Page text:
Patent Myth Busting: Laying Patent Law Misconceptions to Rest

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Misconceptions are common when discussing almost any legal field, as the law typically contains nuances that are just plain difficult to navigate for the uninitiated.  The patent laws are no exception – there are several mistaken beliefs that folks have when they think about the patent system, and I think it’s time that these are laid to rest.  To that end, below are five misconceptions that I regularly dispel when talking with people about the ins and outs of patent law:

Bicycle Model for Patent No. 222537 - (picture courtesy Rothschild Petersen Patent Model Museum.

Bicycle Model for Patent No. 222537 – (picture courtesy Rothschild Petersen Patent Model Museum.)

  • Misconception #1: I need a prototype

While prototypes or models were once required by law as part of the patent filing process, this is no longer a requirement (although you can still see some of the devices, like the bicycle pictured right, sent in during the 18th and 19th century at the Rothschild Peterson Patent Model Museum or at the USPTO Museum).  Today, although there are numerous technical requirements for a patent application, the main requirement is a description of the invention that is sufficient to a person of ordinary skill in the pertinent art, science, or area to make and use the invention without extensive experimentation.  For most applications, the submission of labeled drawings is also required so as to assist in understanding the invention claimed.

  • Misconception #2: Patents are only for tech companies

All types of ideas can be patented so long as they are novel and non-obvious in view of what has already been invented and disclosed (referred to as Prior Art).  There are still patents being issued to mousetraps, light bulbs, and flower pots in addition to all the high tech gadgetry that is being patented by Apple and Samsung.  Additionally, there are different types of patents that are specifically available for plants and ornamental designs of objects (bottles, gloves, shoes, etc.).

  • Misconception #3: I can’t patent an invention that is a combination of known items

The Supreme Court has said that the “combination of familiar elements according to known methods is likely to be obvious when it does no more than yield predictable results.” KSR Int’l Co. v. Teleflex, Inc.  Thus, while many combinations of known items may not be patentable, if the items are combined via new or novel methods or a when a combination yields unpredictable results (or both), an inventor may be entitled to a patent.  A new invention may also be patentable if it is a significant departure from the prior art in terms of scale, footprint, throughput, or other metric.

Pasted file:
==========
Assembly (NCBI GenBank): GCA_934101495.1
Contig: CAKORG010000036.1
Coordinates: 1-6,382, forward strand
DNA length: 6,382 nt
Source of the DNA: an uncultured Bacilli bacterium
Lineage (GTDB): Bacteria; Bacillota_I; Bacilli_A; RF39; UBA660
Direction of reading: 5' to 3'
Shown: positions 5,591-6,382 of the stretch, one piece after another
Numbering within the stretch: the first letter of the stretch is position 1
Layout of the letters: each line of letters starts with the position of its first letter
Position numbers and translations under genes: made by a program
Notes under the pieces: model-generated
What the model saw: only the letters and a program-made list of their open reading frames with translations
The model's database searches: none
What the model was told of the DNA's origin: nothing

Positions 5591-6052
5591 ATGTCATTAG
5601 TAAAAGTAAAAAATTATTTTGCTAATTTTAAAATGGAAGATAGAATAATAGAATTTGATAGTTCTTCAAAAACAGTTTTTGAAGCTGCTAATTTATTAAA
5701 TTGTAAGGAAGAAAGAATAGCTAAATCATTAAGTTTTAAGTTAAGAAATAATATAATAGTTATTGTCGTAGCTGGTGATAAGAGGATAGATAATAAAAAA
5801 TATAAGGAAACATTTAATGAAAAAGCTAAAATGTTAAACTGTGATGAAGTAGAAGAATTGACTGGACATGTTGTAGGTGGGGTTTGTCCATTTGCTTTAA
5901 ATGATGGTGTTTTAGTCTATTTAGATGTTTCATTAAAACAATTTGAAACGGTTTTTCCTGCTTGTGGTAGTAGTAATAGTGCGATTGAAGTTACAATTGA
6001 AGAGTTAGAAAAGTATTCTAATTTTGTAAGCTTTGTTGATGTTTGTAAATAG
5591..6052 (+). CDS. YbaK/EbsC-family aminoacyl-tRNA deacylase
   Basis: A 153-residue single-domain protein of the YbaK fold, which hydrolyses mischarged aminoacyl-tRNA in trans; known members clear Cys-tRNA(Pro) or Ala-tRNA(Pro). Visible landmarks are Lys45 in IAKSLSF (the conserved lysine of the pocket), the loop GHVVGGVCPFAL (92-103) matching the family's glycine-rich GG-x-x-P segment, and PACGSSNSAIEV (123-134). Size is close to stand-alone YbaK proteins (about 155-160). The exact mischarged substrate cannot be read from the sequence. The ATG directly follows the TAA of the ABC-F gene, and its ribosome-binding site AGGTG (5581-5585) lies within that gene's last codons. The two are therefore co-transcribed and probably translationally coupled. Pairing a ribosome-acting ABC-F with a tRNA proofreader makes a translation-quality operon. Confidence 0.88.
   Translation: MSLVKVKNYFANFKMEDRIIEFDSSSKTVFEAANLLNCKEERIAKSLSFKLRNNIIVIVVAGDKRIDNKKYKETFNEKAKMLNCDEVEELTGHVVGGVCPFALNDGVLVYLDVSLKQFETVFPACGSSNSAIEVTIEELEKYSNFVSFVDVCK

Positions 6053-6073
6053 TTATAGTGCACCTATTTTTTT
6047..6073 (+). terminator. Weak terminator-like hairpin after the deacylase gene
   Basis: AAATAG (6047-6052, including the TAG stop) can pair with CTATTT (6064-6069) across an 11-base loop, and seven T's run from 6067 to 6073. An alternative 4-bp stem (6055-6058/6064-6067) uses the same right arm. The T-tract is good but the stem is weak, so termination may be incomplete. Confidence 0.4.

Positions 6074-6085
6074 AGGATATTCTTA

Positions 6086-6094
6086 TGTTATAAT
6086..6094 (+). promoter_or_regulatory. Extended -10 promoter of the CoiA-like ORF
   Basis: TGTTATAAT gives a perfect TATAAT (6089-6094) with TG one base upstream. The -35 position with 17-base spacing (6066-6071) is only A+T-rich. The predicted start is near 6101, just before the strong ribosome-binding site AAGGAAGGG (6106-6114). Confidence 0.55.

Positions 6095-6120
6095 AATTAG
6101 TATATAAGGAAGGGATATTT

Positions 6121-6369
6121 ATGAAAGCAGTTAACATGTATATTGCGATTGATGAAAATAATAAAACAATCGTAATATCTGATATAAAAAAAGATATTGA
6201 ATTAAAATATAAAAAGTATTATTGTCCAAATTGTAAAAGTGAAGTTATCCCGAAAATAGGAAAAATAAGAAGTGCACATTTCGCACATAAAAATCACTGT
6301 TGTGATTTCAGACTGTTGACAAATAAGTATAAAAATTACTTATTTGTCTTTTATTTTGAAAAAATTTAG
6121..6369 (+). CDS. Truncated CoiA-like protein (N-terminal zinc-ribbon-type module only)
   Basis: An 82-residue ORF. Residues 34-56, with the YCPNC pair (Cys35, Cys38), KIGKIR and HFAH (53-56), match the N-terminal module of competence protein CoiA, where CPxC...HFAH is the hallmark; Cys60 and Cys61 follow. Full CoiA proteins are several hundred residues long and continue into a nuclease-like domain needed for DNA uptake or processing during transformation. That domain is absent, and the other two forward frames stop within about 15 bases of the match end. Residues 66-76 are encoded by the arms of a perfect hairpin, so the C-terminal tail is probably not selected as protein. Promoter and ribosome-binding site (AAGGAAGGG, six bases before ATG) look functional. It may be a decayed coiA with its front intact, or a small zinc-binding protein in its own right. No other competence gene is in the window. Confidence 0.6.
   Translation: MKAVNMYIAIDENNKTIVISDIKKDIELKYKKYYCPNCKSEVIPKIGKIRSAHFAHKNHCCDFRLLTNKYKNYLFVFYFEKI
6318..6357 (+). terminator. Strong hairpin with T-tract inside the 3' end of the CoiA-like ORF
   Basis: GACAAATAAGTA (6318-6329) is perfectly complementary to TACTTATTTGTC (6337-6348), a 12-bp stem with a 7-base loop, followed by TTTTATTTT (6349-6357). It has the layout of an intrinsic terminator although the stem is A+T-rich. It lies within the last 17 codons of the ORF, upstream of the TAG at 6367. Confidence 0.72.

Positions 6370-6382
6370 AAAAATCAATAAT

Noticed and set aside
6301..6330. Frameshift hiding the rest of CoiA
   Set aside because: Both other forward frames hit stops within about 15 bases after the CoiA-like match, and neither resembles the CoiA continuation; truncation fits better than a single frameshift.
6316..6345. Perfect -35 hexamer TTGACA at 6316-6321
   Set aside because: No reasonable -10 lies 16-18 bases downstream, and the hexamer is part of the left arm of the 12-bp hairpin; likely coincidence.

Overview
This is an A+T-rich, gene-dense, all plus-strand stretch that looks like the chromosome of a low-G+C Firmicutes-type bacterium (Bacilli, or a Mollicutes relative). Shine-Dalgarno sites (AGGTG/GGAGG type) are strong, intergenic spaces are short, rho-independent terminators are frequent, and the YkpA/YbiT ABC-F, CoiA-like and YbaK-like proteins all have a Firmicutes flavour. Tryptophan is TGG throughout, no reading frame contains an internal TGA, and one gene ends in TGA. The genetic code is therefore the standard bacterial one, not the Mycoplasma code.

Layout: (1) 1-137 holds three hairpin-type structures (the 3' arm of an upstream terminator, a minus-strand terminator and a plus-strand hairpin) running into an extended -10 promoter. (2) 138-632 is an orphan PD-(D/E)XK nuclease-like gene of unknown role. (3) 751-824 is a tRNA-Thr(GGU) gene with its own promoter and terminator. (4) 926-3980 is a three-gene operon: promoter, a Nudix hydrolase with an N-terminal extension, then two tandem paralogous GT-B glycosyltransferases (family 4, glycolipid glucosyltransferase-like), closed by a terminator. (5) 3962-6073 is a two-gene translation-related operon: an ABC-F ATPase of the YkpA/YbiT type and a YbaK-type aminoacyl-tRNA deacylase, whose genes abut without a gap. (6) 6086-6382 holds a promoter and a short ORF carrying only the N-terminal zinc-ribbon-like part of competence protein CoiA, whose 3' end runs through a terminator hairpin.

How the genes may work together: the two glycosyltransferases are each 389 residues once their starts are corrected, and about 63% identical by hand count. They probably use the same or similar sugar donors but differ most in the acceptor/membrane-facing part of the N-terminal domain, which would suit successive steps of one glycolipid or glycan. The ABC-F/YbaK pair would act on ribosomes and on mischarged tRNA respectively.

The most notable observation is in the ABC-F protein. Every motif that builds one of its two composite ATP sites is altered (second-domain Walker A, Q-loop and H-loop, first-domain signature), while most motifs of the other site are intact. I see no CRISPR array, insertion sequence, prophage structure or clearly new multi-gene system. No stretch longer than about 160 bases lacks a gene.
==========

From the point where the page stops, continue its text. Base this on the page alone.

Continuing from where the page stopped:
• Misconception #4: Having a patent gives me the right to make my invention

Unfortunately, obtaining a patent does not mean that you have a right to make your invention.  This may be best understood through an example:

  • You invent the touch screen that is obviously perfect for cell phones.
  • You obtain a patent that covers a cell phone having a touch screen.
  • Apple has the patent to the cell phone.
  • You cannot make a cell phone having a touch screen because if you did so, Apple could sue you for infringing its patent on a cell phone.  However, Apple cannot make a cell phone with a touch screen either.

Although my example is slightly contrived because no-one, including Apple, would have a patent to all cell phones, this situation certainly occurs.  Hopefully, if it does, you’ll be able to work around the other patent or license/purchase the necessary technology.

  • Misconception #5: I can stop people from making my invention once I have a patent

Interestingly, the rule associated with whether an inventor could get an injunction, thereby stopping an infringer from continuing to infringe, has changed within the last five years.  In days past, an injunction was almost issued as a matter of course when infringement of a patent was found.  However, since the Supreme Court’s decision in eBay, Inc. v. MercExchange, LLC, this tradition has changed and injunctive relief is no longer a guarantee.  In fact, the Supreme Court’s ruling has opened the door for revising the standards for injunctive relief, which we are beginning to see in decisions from the Federal Circuit Court of Appeals (which hears all patent appeals).  Moreover, the Federal Circuit’s reasoning in these recent cases has been construed so as to even further limit the ability of patentees to obtain injunctions, which you can read more about in my previous post.